Governor Romney can be grateful to Reince Pribus, Karl Rove, Ann Colter and the rest of the all knowing Republican Establishment. They will keep this "dirty little tidbit" buried. The last thing that they want is to have their "flock" start nosing around someones dirty linen closet! It wouldn't take Sherlock Holmes! Simply go to your local bank. Did you notice the empty desks and office spaces? Where are the people?

Wall Street will tell you, "the stock prices are going up." In the meanwhile, the loser continues to be the average American. Not to mention the consumer who has seen service compromised in favor of more hefty profits for stockholders.

Nobody has considered what kind of benefit "Joe Six-Pack" would reap with the adoption of the "American English Unification Amendment." So let's take a closer look:

For starters, he would not be forced to watch his country go broke. Some say it already is broke! And, rather than swallow the Democrat solution of "a need for shared sacrifice," he could be satisfied to experience "English only." The stock market might be a little dinged! The special interests would howl! The diversity cultists would silently cut their throats! But the country would be solvent again! And, as a bonus, stronger, smarter and more secure!

Let's not forget about the jobs! With no outsoucing of jobs that utilited even a part of an Americans' social security number, look for at least 250,000 jobs to return to our shores. It may actually be much larger when you consider the contract jobs. I recently spoke to a nationwide mortgage lender who bragged that they outsourced all processing to India. Just imagine income documents, tax returns and the most personal of information floating around in cyberspace! It's little wonder identity theft is the fastest growing crime in America!

These are winning issues for a presidential wannabee. But they must first say ,"no, I am not a globalist." And frankly, any candidate who is a globalist should be dropped from consideration.

Saturday, December 24, 2011

"Tea Party Tomfoolery"

In an earlier blog, I had predicted that Barack Obama's "Jobs" plan was nothing more than a well laid trap for the Tea Party. He almost succeeded in getting members to bite. In fact, some actually did take the bait. Mitch McConnell, the often criticized Senate Minority leader may have saved the 2012 election for Republicans.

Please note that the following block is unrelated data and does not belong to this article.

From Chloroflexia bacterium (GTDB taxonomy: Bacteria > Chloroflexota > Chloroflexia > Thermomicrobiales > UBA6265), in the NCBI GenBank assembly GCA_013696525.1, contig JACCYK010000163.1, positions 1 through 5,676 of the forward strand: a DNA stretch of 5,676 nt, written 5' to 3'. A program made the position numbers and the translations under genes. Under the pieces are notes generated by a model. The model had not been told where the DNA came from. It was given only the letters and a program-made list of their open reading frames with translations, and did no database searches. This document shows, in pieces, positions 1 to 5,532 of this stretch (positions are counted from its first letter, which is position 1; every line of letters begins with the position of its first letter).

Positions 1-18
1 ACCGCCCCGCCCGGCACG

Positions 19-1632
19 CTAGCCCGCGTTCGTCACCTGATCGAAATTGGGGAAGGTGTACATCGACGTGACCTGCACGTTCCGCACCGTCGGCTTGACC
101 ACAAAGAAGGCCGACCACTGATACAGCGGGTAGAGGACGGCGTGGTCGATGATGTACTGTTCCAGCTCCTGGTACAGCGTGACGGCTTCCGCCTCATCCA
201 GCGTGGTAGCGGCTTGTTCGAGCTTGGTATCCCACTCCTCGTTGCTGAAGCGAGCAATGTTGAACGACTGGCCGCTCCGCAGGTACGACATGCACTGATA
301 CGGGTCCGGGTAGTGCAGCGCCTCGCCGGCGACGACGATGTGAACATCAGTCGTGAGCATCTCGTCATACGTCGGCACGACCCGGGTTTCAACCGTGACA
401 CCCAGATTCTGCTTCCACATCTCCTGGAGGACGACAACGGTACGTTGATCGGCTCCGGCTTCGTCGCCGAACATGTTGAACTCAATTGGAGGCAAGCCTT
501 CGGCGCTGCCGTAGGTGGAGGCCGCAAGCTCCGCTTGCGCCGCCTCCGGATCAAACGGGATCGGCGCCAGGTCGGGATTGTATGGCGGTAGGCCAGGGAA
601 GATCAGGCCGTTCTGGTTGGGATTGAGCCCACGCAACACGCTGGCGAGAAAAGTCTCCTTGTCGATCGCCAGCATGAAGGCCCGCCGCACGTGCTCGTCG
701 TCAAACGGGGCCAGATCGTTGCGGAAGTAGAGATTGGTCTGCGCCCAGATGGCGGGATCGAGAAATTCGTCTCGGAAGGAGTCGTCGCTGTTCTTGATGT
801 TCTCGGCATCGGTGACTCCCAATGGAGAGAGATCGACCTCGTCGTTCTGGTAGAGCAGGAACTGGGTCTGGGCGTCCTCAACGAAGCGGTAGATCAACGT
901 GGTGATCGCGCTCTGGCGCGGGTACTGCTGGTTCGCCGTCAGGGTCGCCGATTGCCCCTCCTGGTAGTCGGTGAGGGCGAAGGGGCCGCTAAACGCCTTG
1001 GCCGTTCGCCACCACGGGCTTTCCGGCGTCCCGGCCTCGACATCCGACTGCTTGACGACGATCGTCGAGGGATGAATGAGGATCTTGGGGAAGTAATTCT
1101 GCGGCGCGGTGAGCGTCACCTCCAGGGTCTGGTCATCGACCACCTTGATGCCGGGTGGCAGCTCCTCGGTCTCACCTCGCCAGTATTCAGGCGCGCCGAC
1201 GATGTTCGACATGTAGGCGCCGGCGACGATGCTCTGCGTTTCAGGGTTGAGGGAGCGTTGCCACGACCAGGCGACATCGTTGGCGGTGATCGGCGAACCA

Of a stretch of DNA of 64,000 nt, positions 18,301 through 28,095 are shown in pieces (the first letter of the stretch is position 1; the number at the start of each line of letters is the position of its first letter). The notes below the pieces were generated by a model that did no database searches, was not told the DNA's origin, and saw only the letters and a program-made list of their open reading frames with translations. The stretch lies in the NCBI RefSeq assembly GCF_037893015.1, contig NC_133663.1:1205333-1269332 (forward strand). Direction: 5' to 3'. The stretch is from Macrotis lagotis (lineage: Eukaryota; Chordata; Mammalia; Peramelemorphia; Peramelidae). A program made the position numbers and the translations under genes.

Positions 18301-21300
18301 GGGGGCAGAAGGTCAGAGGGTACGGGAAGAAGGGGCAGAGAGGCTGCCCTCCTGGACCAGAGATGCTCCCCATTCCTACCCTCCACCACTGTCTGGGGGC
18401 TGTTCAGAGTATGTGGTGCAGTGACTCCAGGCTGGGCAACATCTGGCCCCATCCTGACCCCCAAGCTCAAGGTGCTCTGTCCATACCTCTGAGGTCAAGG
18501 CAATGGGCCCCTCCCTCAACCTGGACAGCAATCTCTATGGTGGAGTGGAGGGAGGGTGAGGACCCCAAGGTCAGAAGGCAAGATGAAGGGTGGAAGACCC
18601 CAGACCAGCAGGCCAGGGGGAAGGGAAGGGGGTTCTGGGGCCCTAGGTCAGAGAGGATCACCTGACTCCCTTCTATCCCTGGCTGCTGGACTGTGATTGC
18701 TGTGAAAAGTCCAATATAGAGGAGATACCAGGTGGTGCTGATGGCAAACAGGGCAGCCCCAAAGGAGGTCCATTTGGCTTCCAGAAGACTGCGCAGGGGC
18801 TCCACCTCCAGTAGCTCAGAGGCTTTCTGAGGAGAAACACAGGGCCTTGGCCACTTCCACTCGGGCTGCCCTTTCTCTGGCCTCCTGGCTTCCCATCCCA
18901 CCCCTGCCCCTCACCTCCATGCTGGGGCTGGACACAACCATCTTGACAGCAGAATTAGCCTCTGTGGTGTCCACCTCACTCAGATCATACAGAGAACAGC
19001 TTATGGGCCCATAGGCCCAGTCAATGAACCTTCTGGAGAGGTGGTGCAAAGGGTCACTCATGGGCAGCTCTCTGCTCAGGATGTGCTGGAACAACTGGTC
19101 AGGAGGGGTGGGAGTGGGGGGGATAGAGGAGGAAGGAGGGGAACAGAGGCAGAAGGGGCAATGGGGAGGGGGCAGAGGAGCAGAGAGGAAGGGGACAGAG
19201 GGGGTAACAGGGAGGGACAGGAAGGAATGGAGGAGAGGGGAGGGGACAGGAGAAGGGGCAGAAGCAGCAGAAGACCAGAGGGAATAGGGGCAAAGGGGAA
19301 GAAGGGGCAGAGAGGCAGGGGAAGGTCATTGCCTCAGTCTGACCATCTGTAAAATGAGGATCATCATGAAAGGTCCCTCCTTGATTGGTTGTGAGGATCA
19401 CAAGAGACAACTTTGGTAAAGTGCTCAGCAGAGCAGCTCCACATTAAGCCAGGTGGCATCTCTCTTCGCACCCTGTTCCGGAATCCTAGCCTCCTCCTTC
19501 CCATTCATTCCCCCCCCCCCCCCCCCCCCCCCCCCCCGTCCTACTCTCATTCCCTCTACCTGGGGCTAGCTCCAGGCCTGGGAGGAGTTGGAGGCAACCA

Of course, there are many Republicans who hold McConnell, House Speaker, John Boehner and a large number of house members in contempt. It was said that they "blinked" when the pressure was turned up. But what did they really concede?

The payroll tax holiday was favored by the majority of the country. Conventional wisdom has always mandated a simple axiom: Never raise taxes in a recession. We're still in one, no matter what some indicators might suggest!

The Keystone Pipeline should commence, as soon as practicable. 60% of America is with Republicans on this. Obama has shown signs of caving, even at the expense of losing support with Environmental Groups. The two month extension included steps in the right direction toward accomplishing this objective. Republicans had clearly positioned themselves on the side of James Hoffa.

The sticking point was extending unemployment benefits to 99 weeks. This went against the grain of most Republicans. Suddenly these recipients were positioned as "lazy." Opponents said they lacked proper motivation to look for jobs. Statistics later showed that the long term unemployed were applying for jobs at a rate higher than both the short term unemployed and those not receiving unemployment insurance.

Republicans attempted to craft "unemployment insurance reform." This translated to cutting the period to 59 weeks while requiring more rigorous qualifications such as drug testing. It sounded like a pretty reasonable compromise. The problem was, these "deficit hawks" never stopped to learn who these "lazy, unmotivated" recipients were. They concluded that they were "deadbeats" and left it at that.